BREATHALYSING patrons at bars and nightclubs who appear too drunk to be served another drink was raised and dismissed as an option to minimise alcohol related harms.
The idea was discussed in a review of the Liquor Licensing Act that set out several other proposals including:
The mandatory provision of free water at licensed premises.
An age restriction of 16 before a person can legally serve alcohol.
Giving venues greater powers to remove and ban disruptive drunks from premises.
Tasmanian Hospitality Association general manager Steve Old said it strongly backed a proposal that would allow licensees to ban repeat troublemakers from drinking at premises for up to six months.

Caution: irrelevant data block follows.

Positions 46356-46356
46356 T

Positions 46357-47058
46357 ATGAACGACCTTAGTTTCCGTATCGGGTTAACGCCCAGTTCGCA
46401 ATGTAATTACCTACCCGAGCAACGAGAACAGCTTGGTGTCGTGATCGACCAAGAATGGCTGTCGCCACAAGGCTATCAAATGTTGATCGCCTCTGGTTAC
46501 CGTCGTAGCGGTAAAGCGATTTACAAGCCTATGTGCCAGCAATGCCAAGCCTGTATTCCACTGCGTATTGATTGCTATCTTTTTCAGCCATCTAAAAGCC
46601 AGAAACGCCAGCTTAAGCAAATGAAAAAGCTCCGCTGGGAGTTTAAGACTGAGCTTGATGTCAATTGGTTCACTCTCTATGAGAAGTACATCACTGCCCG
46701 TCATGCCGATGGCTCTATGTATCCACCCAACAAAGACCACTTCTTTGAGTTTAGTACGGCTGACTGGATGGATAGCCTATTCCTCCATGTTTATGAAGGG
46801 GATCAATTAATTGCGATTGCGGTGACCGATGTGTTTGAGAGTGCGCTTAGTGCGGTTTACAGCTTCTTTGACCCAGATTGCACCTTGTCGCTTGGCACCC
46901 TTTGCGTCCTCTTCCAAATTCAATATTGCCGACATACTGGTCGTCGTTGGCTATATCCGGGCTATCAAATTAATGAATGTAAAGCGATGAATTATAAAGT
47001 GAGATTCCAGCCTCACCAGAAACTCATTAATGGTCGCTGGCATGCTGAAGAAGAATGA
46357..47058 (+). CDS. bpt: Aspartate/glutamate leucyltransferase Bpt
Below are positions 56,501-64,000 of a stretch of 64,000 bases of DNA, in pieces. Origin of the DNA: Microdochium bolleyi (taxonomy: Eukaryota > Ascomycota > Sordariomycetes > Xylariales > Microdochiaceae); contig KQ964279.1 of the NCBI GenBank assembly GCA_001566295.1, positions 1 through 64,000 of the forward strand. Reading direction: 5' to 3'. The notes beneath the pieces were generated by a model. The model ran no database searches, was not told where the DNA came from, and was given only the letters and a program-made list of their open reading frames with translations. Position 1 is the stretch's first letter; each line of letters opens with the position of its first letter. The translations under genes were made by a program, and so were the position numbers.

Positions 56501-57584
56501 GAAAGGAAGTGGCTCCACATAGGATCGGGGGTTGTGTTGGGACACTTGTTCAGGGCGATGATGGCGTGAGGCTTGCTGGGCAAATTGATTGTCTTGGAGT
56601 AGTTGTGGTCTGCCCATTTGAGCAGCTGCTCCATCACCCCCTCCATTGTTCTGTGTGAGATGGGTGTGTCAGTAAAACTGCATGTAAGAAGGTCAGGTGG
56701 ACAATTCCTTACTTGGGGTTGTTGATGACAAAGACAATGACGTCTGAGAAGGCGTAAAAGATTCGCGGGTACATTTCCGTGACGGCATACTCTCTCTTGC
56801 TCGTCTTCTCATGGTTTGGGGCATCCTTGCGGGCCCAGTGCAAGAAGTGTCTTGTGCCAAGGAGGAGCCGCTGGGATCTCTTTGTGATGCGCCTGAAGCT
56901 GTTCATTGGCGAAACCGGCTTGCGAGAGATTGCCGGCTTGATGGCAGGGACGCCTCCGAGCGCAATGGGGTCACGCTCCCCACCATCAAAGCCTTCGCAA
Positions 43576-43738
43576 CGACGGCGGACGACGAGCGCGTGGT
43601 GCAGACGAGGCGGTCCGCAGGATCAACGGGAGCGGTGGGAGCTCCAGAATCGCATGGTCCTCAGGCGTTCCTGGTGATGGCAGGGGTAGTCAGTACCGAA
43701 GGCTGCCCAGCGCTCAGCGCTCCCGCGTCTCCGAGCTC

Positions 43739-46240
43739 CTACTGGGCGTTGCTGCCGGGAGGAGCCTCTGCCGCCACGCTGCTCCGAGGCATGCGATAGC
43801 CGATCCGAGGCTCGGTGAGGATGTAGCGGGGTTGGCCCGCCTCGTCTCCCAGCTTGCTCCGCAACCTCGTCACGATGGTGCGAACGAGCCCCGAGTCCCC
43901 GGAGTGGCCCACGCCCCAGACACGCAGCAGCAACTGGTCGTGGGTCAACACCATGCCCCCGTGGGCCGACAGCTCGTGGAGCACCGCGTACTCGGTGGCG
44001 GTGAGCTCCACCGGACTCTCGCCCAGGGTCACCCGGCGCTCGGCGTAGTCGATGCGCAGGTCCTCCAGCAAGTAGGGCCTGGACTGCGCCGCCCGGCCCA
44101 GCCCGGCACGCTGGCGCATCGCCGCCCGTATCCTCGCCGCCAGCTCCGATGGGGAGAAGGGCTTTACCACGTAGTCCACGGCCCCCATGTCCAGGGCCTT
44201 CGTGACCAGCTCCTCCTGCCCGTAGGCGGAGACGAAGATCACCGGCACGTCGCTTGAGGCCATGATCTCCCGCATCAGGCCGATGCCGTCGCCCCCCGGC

"The THA is particularly in support of the proposals that provide longer and legally enforceable banning periods for people who cause trouble in venues," Mr Old said.
"Any additional ability for venues to deter such behaviour and work co-operatively with Tasmania Police on ensuring these individuals don't just walk down the street to the next venue is strongly supported by the THA."
The report recommended that an intoxication test judged by appearance, and not a breathalyser, be used by premises to decide whether a person should continue to be served.
Hotel Launceston marketer Tenille Pentland said a breathalyser test could prompt consumer backlash.
"A patron faced with having to perform a breathalyser test in a bar in front of their mates would create a scene, and potentially create behaviours that would be more difficult for staff to manage," she said.
The THA said it would make another submission to the review following the release of this month's proposal paper.